‘Harapan should focus on holding on to its 30pct Malay support, and 80-95pct non-Malay support.’
Undecided: “More than half (53 percent) of Malay and bumiputera respondents preferred the opposition pact, while only 33 percent said they would choose Pakatan Harapan should a general election be held now,” according to a survey by think-tank Emir Research.
Is this survey result bad for Harapan? This is the proportion which voted for Harapan in GE14.
If the government continues its reforms, the non-Malay votes should carry it through in GE15.
Gerard Lourdesamy: This survey proves that Prime Minister Dr Mahathir Mohamad and Bersatu’s pivot to the Malay voters is a waste of time.
Harapan should just concentrate on holding on to its 27-30 percent Malay support, while retaining its 95 percent Chinese and 80 percent Indian voters base. This means Harapan must be seen to be inclusive, fair and just to all the races in the country.
Implement the Harapan manifesto to the fullest, even in the face of opposition from the Malay voters who are die-hard Umno and PAS supporters. They are a lost cause to Bersatu and Amanah.
Quigonbond: Thirty-three percent Malays supported Harapan in GE14. Indeed, the numbers look the same.
But it could be worse. It could be worse if less than 33 percent show support for Harapan, which could prompt Bersatu to become even more right-wing than they are already.
We need a new agenda for the nation to wipe out the current race and religion narrative. That’s why we need PKR president Anwar Ibrahim to be PM sooner rather than later because Mahathir has no desire to change course. He is a lifelong ultra.
Anonymous_1574215038706.02641574214722120: In three years’ time, a majority will back Harapan provided Anwar becomes PM by next year, and the split in PKR is significantly contained.
Moving towards GE15, the Umno/PAS marriage will go through a rough patch with squabbles over the allocation of Malay seats and the inherent clash between Islamic and secular ideologies.
Newday: The unholy PAS/Umno pact has its highest impact among rural, young and low-income people. No surprise there.
They have poor education, rarely keep abreast of what is happening in court cases and the like, and are more likely to believe whatever comes out of the mouth of their local PAS or Umno representative, no questions asked.
What is surprising is that it is roughly the same proportion of Malay voters as the last GE14. No real movement of these particular voters, status quo maintained.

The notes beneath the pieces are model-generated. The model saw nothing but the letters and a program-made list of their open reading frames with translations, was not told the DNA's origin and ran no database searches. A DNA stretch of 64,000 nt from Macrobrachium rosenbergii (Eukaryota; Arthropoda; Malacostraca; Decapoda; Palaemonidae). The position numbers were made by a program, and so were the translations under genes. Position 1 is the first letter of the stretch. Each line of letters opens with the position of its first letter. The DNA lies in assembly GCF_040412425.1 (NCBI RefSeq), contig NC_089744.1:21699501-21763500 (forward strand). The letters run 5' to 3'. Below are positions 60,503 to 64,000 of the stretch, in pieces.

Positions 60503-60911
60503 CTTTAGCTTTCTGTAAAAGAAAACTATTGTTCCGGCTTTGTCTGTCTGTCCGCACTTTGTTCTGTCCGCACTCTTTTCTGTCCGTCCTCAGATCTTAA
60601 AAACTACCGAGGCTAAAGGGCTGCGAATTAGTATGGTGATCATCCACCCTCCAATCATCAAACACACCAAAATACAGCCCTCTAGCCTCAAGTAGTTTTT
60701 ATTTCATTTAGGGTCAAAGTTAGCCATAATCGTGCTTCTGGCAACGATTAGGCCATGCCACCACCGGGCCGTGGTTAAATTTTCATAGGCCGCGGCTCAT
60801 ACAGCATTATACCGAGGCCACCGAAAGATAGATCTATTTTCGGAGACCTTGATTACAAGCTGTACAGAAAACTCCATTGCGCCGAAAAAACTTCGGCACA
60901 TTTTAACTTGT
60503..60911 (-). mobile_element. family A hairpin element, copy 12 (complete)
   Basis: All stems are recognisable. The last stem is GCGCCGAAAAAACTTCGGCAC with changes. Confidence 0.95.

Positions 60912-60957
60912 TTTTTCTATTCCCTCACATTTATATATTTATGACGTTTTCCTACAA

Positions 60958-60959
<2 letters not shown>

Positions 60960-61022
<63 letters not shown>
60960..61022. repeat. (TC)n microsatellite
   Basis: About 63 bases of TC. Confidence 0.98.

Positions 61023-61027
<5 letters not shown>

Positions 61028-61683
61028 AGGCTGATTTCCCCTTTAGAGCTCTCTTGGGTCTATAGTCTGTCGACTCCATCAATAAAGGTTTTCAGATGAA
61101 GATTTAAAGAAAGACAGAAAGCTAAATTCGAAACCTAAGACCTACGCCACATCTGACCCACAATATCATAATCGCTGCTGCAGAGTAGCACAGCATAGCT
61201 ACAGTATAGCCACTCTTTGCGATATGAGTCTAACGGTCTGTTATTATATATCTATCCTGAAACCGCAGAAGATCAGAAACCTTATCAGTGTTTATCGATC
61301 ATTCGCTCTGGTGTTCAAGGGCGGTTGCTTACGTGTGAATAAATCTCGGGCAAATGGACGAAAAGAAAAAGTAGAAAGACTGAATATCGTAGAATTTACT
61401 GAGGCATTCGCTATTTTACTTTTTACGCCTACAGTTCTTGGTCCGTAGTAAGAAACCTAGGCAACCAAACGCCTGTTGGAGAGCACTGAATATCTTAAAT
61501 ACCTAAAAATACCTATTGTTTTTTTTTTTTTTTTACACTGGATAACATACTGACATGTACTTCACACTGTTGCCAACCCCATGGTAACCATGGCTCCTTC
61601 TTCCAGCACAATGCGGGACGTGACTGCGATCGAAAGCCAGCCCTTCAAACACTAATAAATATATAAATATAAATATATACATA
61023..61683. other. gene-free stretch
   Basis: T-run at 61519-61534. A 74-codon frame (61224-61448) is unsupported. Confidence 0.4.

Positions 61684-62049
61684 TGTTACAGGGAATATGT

Anonymous 2413471460628504: Very often we are what our environment makes us. If the other races were to be mollycoddled by the government, would they be lazy?
If only we have leaders who are good enough to play on everyone’s strengths, instead of taking advantage of everyone’s insecurities to bolster their position and power.
The problem is not so much the “lanuns” (pirates) disguising themselves as leaders of this country. The problem is why so many think that these robbers can be believed and preferred to the current government.
That is not to say that those in Harapan are saints. Heaven knows they are far from perfect and the current bickering in PKR is so disappointing. But to prefer BN and PAS to them, surely not!
Harapan should do what is right. By always adhering to the core right values, fighting for the long haul – that is how people can eventually be won over. Suffer now to reap the rewards much later.
Making decisions for the short term without consideration for the long term is a recipe for disaster.
Ericomc: The rural Malays are actually down to earth and simple folks. They are laid back but not lazy. They are not well-informed on the ongoing political issues.
They are proud of who and what they are – Malay and Muslim. So it is quite natural for them to empathise on issues dearest to them.
The actual problem is not the rural folks’ political inclination. It is the so-called educated, elite Malay politicians, especially those from Umno and PAS.
Their manipulative and deceptive ideologies for the past half-century have made the rural Malays gullible and react emotionally and not rationally.
As long as religion and education policies are politicised, the Malays in general will find solace in political parties deemed to be championing their cause.
Kawak: The survey is not surprising. Rural and less educated people vote with racial and religious sentiments.
Don’t expect them to know about or understand separation of powers, human rights, macro-economics, international trade, national finance and governance.
Dont Just Talk: The problems facing Malaysia is the lack of a good education, resulting in poor general knowledge of Malaysian youths.
If you asked the youths working in the convenience stores or petrol kiosks or in malls what the 1MDB financial scandal is about, many will either reply “tak tahu” (don’t know) or give you a blank look.
That is the reason why Muafakat Nasional is popular amongst them – ignorance is bliss.
Dummies Dhimmi: It’s down to education or the lack of it. People are swayed by race and religion, not what is right and wrong.
Umno has absolutely failed in educating the rural majority, or rather have successfully created a blind following of the less educated whose only recourse is race and religion.
With one party for race and the other for religion, we now stand at the edge of a chasm of uncertainty, staring into an abyss of extremism.
Fair Play: Look at it this way. There are two bottles of water, both half-filled. One is labelled as half full and the other as half empty.
So, what choice do the rakyat have, except for the labelling? This is the dilemma the rakyat are facing after 62 years of independence.